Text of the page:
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The changing face of transport: decarbonising road and rail

The issue of climate change and our obligations to respond to environmental concerns continue to dominate the public agenda.

Among the significant challenges posed, is the bid to decarbonise road and rail transport, reducing greenhouse gas emissions. While achieving “clean” mobility could play a major role in achieving low – or zero – carbon mobility, it is fraught with a great many challenges.

Some recent developments however, offer a mixture of hope for the future and stark realism at how far we have to travel to achieve low carbon mobility in Ireland.

Solar power trains

Imperial College London and 10:10 have announced a project, ‘Renewable Traction Power’, to investigate using track-side solar panels to power trains.

Although this sounds quite straightforward it is not being done anywhere else in the world and the team are the first to attempt it.

Electric trains are, it is claimed, by far the best long distance transport mode when it comes to carbon emissions – at least when their electricity comes from renewable sources like solar or wind power.

The work could potentially have a huge impact for electrified rail networks all over the world, including Ireland.

The team’s plan is certainly innovative and unique, connecting solar panels directly to the lines which provide electricity to trains. This will bypass the electricity grid so that the panels can provide power precisely when needed most.

Initially the project will look at the feasibility of converting “third rail systems”; the method for supplying electricity to the locomotive through a power line running alongside or between the rails.

It would also open up thousands of new sites to small and medium scale renewable developments by removing the need to connect to the grid. Could this offer the potential to expand Ireland’s electrified rail network beyond DART and LUAS services in Dublin? Time will tell.

Electric buses

Like rail, electric vehicles are being eyed as a potential method for reducing greenhouse gas emissions.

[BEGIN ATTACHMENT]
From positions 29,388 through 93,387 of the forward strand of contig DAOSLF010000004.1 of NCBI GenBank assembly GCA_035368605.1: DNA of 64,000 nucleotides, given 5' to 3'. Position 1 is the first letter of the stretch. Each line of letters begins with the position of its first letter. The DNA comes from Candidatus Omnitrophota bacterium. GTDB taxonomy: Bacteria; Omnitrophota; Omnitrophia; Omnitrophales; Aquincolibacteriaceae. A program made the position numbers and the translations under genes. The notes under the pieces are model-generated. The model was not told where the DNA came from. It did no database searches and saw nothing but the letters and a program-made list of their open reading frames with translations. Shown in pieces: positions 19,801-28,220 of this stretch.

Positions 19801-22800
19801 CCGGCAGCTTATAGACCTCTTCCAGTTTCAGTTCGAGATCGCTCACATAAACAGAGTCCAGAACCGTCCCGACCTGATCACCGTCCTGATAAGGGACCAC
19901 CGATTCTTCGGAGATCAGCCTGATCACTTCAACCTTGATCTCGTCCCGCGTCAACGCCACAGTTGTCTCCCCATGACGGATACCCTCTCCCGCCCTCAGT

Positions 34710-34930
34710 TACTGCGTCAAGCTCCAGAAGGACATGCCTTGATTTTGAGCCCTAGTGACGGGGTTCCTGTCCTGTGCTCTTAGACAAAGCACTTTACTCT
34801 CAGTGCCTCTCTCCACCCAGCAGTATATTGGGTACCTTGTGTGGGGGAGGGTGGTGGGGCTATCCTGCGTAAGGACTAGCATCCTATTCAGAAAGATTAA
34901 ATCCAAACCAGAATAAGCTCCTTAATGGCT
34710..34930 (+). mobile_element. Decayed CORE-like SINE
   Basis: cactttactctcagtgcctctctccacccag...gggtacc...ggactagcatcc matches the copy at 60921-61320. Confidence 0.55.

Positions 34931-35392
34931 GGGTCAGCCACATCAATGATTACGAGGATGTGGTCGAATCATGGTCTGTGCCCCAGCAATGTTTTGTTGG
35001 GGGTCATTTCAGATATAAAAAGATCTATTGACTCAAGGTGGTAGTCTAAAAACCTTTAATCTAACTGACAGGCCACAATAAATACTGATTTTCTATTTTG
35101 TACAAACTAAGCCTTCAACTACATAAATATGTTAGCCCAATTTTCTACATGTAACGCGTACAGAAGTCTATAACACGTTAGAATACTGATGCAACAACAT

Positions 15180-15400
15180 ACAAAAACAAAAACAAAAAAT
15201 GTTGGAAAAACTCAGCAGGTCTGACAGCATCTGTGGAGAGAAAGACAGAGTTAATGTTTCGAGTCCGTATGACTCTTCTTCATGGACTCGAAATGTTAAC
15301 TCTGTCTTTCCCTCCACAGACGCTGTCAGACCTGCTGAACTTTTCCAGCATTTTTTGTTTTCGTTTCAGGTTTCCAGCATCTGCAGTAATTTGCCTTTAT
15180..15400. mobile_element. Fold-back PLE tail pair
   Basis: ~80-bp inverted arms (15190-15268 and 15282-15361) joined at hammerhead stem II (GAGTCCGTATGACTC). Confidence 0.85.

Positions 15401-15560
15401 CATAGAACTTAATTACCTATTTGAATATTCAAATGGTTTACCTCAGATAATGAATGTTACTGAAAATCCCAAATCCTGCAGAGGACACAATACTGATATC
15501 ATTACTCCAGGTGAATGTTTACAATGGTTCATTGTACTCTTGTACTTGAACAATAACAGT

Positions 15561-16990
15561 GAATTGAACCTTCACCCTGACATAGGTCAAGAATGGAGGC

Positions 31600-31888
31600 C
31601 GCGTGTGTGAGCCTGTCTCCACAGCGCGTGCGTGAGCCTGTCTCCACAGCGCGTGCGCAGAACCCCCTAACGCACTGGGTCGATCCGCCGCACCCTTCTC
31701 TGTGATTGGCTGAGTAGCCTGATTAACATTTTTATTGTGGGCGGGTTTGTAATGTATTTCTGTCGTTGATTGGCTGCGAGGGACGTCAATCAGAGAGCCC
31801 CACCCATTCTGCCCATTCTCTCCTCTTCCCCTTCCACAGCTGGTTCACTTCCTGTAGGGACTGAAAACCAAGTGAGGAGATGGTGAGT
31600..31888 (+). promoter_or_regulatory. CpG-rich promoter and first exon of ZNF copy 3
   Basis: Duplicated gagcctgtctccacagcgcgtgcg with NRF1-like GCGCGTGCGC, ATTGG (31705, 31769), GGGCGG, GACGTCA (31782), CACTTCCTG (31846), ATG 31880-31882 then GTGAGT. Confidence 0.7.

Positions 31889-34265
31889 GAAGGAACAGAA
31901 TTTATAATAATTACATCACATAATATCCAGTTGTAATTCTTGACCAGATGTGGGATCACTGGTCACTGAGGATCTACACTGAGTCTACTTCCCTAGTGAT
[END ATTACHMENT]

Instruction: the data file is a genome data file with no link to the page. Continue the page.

Electric buses are becoming increasingly prevalent in cities around the world – from London to Vancouver, and Seattle to Seoul. Transport For London (TFL) announced this week that it is add further electric buses to its fleet, the largest in Europe.

Having introduced hybrid buses in 2006, the move will take the total number of electric buses on London’s streets to more than 120, in addition to 2,000 hybrid electric buses – 20 per cent of the entire fleet – already in operation.

TfL plans to stop purchasing diesel-only double decker buses completely by 2018 and wants more than 3,100 of them to be hybrids by the following year.

This news coincided with Ryan Popple’s – CEO with Proterra, electric bus manufacturer – claim that electric buses are now cheaper than diesel/CNG, and made a bold prediction that battery-powered buses will dominate the transit bus market within 10 years.

Last year, Dublin Bus proposed to trial three hybrids over three years but the National Transport Authority (NTA) vetoed the plans on the grounds of it would be too costly, compared with standard diesel double-deck buses.

Electric cars

Staying in Ireland meanwhile, the Government has been urged to support e-car growth. Under the National Energy Efficiency Action Plan, it had been envisioned that 50,000 electric vehicles (EVs) on the road in just four years. This ambition is beginning to look more and more like a pipe dream.

James McCarthy, Head of Nissan Ireland has claimed this target will not be met without a “coherent strategy”, and that Ireland faced fines of up to €6bn from the European Commission for failing to promote renewable forms of transport.

McCarthy’s concern appears significant. With just three years to go until that 2020 target, Ireland has a just 2,000 electric vehicles on the roads. Last year, sales of new electric cars actually fell (from 466 in 2015 to 392 in 2016, compared to 142,000 new cars overall).

The Government is being urged to put in place measures to encourage e-car growth and meet EU targets by introducing incentives including free parking, free road tolls and access to bus lanes.


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